(Atlantic Ocean – South Carolina Coast)
We had planned to exit the inlet and start our offshore voyage today, but this morning’s weather check revealed gale force winds offshore so we were, once again, confined to the ICW.
Cruising today we saw the scenery change from the marshes of North Carolina to the swamps of South Carolina. We also saw a lot of bridges that our mast would not fit underneath. Our mast height is 60 feet, and while most large bridges are constructed with 65 feet of clearance underneath, you meet many a bridges along the ICW that don’t meet those specifications. These bridges are then draw bridges or swing bridges and require you to call ahead on the VHF to request the bridges next opening. Some bridges open on predetermined times, say every half hour, and some, open on signal. The swing bridge pictured below was an open on request bridge.
I thought getting away from the dock meant the tools would go away in storage, only to be seen on rare occasions. Man was I wrong. Work on the outdoor shower actually started on Friday when we motored from Wilmington Marine Center to Carolina Beach, and today it continues as Greg installs a new line and shower head. Remy kept busy too, by whipping the ends of some of our running rigging. This keeps them from unraveling or fraying. With the calm waters, I baked a loaf of bread.
As our next anchorage town got closer, Georgetown, South Carolina, Menno and Greg got to talking and somehow convinced each other we better just get going and head out on the ocean now. The weather had been consulted, and while the winds still looked pretty strong they were going to calm down a little by 8pm. Or as Greg put it while talking on the phone to Menno, “Ya, it’ll be a little mental at first, but then we should be good.”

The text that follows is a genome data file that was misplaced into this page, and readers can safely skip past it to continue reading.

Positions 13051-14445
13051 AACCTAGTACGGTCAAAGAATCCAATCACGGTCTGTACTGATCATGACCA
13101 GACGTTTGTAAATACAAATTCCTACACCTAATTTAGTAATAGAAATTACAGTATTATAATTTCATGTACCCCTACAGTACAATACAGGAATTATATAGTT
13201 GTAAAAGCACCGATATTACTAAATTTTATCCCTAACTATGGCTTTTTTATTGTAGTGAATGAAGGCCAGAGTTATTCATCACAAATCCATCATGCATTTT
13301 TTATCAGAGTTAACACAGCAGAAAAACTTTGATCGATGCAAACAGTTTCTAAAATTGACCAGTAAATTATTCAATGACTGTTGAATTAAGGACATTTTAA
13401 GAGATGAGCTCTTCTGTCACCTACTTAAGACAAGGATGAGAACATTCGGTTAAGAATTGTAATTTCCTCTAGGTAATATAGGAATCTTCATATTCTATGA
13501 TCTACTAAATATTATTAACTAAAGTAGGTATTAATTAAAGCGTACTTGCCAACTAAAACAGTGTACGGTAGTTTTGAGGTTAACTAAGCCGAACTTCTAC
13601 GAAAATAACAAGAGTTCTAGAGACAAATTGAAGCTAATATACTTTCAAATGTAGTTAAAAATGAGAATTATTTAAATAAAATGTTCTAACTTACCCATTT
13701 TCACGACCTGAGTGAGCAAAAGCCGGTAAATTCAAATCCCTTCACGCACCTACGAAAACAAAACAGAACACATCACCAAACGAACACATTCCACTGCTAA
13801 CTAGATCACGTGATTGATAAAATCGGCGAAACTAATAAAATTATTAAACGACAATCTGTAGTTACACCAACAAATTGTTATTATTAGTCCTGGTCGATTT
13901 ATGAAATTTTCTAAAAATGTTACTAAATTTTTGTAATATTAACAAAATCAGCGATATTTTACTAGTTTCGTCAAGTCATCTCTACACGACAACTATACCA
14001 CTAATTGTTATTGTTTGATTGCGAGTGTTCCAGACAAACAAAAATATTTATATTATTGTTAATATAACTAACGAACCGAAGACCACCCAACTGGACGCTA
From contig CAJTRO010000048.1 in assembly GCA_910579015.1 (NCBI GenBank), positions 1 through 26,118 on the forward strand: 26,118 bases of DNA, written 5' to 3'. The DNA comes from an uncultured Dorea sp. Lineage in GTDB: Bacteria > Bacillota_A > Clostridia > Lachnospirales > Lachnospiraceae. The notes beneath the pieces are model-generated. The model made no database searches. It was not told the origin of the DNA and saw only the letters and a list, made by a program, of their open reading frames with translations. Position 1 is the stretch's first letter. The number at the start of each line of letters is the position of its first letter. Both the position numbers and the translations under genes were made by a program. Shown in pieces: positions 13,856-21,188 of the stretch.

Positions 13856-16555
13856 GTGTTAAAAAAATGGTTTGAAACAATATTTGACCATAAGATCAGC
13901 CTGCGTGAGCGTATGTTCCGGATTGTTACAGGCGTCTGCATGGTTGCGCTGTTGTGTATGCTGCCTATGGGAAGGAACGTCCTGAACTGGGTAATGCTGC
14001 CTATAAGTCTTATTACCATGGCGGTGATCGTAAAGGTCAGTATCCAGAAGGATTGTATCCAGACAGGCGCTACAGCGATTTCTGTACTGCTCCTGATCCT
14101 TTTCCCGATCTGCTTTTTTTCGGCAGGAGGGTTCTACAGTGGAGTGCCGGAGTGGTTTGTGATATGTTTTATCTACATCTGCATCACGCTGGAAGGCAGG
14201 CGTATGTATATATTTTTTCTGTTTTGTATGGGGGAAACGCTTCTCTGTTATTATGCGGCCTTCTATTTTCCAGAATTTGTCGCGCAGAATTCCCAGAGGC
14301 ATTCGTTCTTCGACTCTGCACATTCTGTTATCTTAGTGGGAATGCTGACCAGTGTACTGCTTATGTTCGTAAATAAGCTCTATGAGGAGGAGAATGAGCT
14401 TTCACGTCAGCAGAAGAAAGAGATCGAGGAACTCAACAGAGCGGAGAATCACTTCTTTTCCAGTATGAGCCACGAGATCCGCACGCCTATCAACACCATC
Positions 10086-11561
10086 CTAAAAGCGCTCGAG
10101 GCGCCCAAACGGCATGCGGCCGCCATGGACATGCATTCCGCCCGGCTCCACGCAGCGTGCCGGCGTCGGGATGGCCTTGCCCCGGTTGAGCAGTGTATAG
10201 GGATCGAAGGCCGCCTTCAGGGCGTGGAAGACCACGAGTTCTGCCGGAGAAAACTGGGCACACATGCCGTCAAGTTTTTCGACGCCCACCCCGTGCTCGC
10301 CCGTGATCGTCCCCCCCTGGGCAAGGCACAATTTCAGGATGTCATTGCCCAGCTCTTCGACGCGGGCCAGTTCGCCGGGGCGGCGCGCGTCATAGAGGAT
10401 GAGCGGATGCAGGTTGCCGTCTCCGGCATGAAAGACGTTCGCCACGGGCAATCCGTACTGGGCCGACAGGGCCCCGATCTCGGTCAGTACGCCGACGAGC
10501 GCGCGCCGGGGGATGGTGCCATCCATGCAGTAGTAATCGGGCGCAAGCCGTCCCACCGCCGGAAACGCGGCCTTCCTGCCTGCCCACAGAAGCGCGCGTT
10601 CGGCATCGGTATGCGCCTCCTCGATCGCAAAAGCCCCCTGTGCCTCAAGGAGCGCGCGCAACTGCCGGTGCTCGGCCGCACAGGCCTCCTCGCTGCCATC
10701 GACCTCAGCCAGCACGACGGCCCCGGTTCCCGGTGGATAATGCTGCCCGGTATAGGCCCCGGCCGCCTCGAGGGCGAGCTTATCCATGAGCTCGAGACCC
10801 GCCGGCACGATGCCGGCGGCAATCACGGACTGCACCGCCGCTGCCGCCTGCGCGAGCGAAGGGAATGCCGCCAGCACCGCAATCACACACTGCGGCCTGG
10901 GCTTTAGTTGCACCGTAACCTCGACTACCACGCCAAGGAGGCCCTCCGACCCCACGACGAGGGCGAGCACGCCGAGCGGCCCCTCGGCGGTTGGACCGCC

With the decision made, we put a double reef in the main and the jib and headed out the Winyah Bay entrance onto the Atlantic Ocean around 4pm.
Well, mental is one way to put it. With the wind blowing well over 20 knots and regular gusts of 30 knots we were in for one hell of a ride. That’s not to mention the incredibly choppy seas. 6-8 ft short period swell with absolutely no rhyme or reason. I honestly didn’t know what Oceanna could really handle, but after today, I know she’s one tough girl. We regularly had both bows under water, waves crashing into the bridge deck windows, and the odd wave even made it over the side across the cockpit in the back.
I hate to have to admit it, but I was the weak link in this first installment of our journey. The boys took turns keeping Oceanna on course – which is no easy feat as you’re constantly correcting for the swell – Greg taking the first shift and Remy the second. All the while I was on my own shift, of vomiting. Yup, the sea sickness got me. I felt a bit uneasy and thought it would pass, but unfortunately I was wrong. By the third puke I had my system mastered. I had been sitting at the helm with Remy (Greg was done his 2 hour shift and was trying to get a little shut-eye) and the sun was going down, which meant our navigation lights needed to go on. The switch for which is inside. I was already feeling a little green since my last rally and thought might as well kill two birds with one stone. Inside I went, down the port stairs, flicked the needed switches on the electrical panel, back up the stairs, out the door, grabbed my bucked, and assumed my puking position. Third time was the charm though.
With the sea sickness behind me I sat with Remy and watched the windex (a wind direction and speed indicator, not the blue cleaning liquid). We both watched as the gusts started to subside, but both not voicing what we were seeing because we didn’t want to jinx it. Just like clockwork though, 8 o’clock hit and the wind and seas became manageable. With the worst behind us we were ready for our first night offshore.
(Note: the last photo is of Eyra shortly before we left the inlet. There are no pictures or video offshore today, the last thing on anyone’s mind was to grab a camera.)